Wright Brothers National Memorial
Wright Brothers National Memorial, located in Kill Devil Hills, North Carolina
Kill Devil Hills, North Carolina
Kill Devil Hills is a town in Dare County, North Carolina, USA. The population was 5,897 at the 2000 census.Nearby Kitty Hawk is frequently cited as the location of the Wright brothers' first controlled, powered airplane flights on December 17, 1903...

, commemorates the first successful, sustained, powered flights in a heavier-than-air machine. From 1900 to 1903, Wilbur and Orville Wright came here from Dayton, Ohio
Dayton, Ohio
Dayton is the 6th largest city in the U.S. state of Ohio and the county seat of Montgomery County, the fifth most populous county in the state. The population was 141,527 at the 2010 census. The Dayton Metropolitan Statistical Area had a population of 841,502 in the 2010 census...

, based on information from the U.S. Weather Bureau about the area's steady winds. They also valued the privacy provided by this location, which in the early twentieth century was remote from major population centers.

Administrative history

Authorized as Kill Devil Hill Monument on March 2, 1927, it was transferred from the War Department
United States Department of War
The United States Department of War, also called the War Department , was the United States Cabinet department originally responsible for the operation and maintenance of the United States Army...

 to the National Park Service
National Park Service
The National Park Service is the U.S. federal agency that manages all national parks, many national monuments, and other conservation and historical properties with various title designations...

  on August 10, 1933. Congress renamed it and designated it a national memorial
National Memorial
National Memorial is a designation in the United States for a protected area that memorializes a historic person or event. National memorials are authorized by the United States Congress...

 on December 4, 1953. As with all historic areas administered by the National Park Service, the national memorial was listed on the National Register of Historic Places
National Register of Historic Places
The National Register of Historic Places is the United States government's official list of districts, sites, buildings, structures, and objects deemed worthy of preservation...

 on October 15, 1966. The memorial's visitor center
Visitor center
A visitor center or centre , visitor information center, tourist information center, is a physical location that provides tourist information to the visitors who tour the place or area locally...

, designed by Ehrman Mitchell and Romaldo Giurgola
Romaldo Giurgola
Romaldo Giurgola AO is an Italian-American-Australian academic architect, professor, and author. Giurgola was born in Galatina, in the south of Italy in 1920. After service in the Italian armed forces during World War II, he was educated at the Sapienza University of Rome...

, was designated a National Historic Landmark
National Historic Landmark
A National Historic Landmark is a building, site, structure, object, or district, that is officially recognized by the United States government for its historical significance...

 on January 3, 2001. The memorial is co-managed with two other Outer Banks
Outer Banks
The Outer Banks is a 200-mile long string of narrow barrier islands off the coast of North Carolina, beginning in the southeastern corner of Virginia Beach on the east coast of the United States....

 parks, Fort Raleigh National Historic Site and Cape Hatteras National Seashore
Cape Hatteras National Seashore
Cape Hatteras National Seashore preserves the portion of the Outer Banks of North Carolina from Bodie Island to Ocracoke Island, stretching over . Included within this section of barrier islands along N.C...


The Field and Hangar

The Wrights made four flights from level ground near the base of the hill on December 17, 1903, following three years of gliding experiments from atop this and other nearby sand dunes. It is possible to walk along the actual routes of the four flights, with small monuments marking their starts and finishes. Two wooden sheds, based on historic photographs, recreate the world's first airplane hangar and the brothers' living quarters.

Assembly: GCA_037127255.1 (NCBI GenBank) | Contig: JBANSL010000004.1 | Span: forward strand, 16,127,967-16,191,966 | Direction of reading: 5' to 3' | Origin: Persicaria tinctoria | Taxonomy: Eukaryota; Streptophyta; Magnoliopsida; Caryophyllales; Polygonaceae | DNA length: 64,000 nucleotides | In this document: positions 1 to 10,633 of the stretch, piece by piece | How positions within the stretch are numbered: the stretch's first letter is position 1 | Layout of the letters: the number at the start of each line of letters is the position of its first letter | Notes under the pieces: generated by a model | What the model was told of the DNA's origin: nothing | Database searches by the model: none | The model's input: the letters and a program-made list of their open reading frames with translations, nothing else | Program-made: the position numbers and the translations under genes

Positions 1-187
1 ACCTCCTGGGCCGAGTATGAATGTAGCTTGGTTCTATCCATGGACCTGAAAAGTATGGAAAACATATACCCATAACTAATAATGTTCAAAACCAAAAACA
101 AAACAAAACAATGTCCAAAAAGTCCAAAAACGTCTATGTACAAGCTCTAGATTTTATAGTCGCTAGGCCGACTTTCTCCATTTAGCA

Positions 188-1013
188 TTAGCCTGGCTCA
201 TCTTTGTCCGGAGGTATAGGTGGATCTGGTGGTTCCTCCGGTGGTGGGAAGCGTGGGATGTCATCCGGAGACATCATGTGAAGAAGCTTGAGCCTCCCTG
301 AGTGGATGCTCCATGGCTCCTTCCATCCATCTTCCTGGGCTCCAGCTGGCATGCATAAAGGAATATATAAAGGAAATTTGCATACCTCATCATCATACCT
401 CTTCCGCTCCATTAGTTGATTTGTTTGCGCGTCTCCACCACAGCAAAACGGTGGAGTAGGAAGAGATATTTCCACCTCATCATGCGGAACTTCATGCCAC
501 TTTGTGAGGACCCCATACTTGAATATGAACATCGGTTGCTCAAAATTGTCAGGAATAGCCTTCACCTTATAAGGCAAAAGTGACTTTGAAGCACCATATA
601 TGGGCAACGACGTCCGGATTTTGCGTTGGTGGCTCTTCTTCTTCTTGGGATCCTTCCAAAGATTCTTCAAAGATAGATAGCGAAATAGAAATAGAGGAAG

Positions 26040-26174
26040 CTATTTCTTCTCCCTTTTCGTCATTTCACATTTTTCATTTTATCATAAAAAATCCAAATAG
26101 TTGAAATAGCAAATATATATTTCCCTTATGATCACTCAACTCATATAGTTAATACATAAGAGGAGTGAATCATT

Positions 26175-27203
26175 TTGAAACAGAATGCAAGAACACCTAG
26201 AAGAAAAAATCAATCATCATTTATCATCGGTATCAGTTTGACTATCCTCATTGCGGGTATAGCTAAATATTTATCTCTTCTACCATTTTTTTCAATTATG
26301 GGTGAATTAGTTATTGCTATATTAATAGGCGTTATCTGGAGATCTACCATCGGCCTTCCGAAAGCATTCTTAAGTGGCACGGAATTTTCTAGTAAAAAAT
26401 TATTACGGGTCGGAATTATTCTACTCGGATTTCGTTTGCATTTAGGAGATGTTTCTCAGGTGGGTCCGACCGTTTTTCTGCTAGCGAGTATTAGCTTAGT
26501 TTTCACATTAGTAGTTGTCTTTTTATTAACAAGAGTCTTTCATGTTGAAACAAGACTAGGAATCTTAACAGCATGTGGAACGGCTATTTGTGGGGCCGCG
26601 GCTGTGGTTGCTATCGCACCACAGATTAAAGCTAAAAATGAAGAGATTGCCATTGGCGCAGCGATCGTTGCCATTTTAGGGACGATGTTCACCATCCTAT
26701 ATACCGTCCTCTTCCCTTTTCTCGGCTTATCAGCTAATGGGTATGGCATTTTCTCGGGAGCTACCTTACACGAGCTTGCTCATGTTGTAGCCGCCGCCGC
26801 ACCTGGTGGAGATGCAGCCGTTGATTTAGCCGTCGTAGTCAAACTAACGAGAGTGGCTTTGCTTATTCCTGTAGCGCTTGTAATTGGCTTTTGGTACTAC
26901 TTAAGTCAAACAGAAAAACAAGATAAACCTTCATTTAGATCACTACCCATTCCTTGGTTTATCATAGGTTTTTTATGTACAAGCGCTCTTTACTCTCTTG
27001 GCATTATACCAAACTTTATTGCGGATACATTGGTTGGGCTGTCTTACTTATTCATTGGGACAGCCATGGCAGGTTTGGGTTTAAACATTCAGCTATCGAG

Visitor Center

The Visitor Center is home to a museum featuring models and actual tools and machines used by the Wright brothers during their flight experiments including a reproduction of the wind tunnel used to test wing shapes and a portion of the engine used in the first flight. In one wing of the Visitor Center is a life-size replica of the Wright brothers' 1903 Flyer, the first powered aircraft in history to achieve controlled flight. A full-scale model of the Brothers' 1902 glider is also present, having been constructed under the direction of Orville Wright himself. Adorning the walls of the glider room are portraits and photographs of other flight pioneers throughout history.

Kill Devil Hill and the Memorial Tower

A 60-foot (18 m) granite
Granite is a common and widely occurring type of intrusive, felsic, igneous rock. Granite usually has a medium- to coarse-grained texture. Occasionally some individual crystals are larger than the groundmass, in which case the texture is known as porphyritic. A granitic rock with a porphyritic...

 monument, dedicated in 1932, is perched atop 90-foot-tall (27 m) Kill Devil Hill, commemorating the achievement of the Wright brothers. They conducted many of their glider tests on the massive shifting dune that was later stabilized to form Kill Devil Hill. Inscribed in capital letters along the base of the memorial tower is the phrase "In commemoration of the conquest of the air by the brothers Wilbur and Orville Wright conceived by genius achieved by dauntless resolution and unconquerable faith." Atop the tower is a marine beacon
A beacon is an intentionally conspicuous device designed to attract attention to a specific location.Beacons can also be combined with semaphoric or other indicators to provide important information, such as the status of an airport, by the colour and rotational pattern of its airport beacon, or of...

, similar to one found in a lighthouse.

Building the Memorial

The tower was designed by Rodgers and Poor
Alfred Easton Poor
Alfred Easton Poor was an American architect, involved with many buildings and projects in New York City, works in Washington, D.C., for the US Federal Government, and perhaps most notably the Wright Brothers National Memorial. While a student at the University of Pennsylvania, he studied under...

, a New York
New York
New York is a state in the Northeastern region of the United States. It is the nation's third most populous state. New York is bordered by New Jersey and Pennsylvania to the south, and by Connecticut, Massachusetts and Vermont to the east...

 architectural firm; the design was officially selected on February 14, 1930. Prior to the memorial's construction, the War Department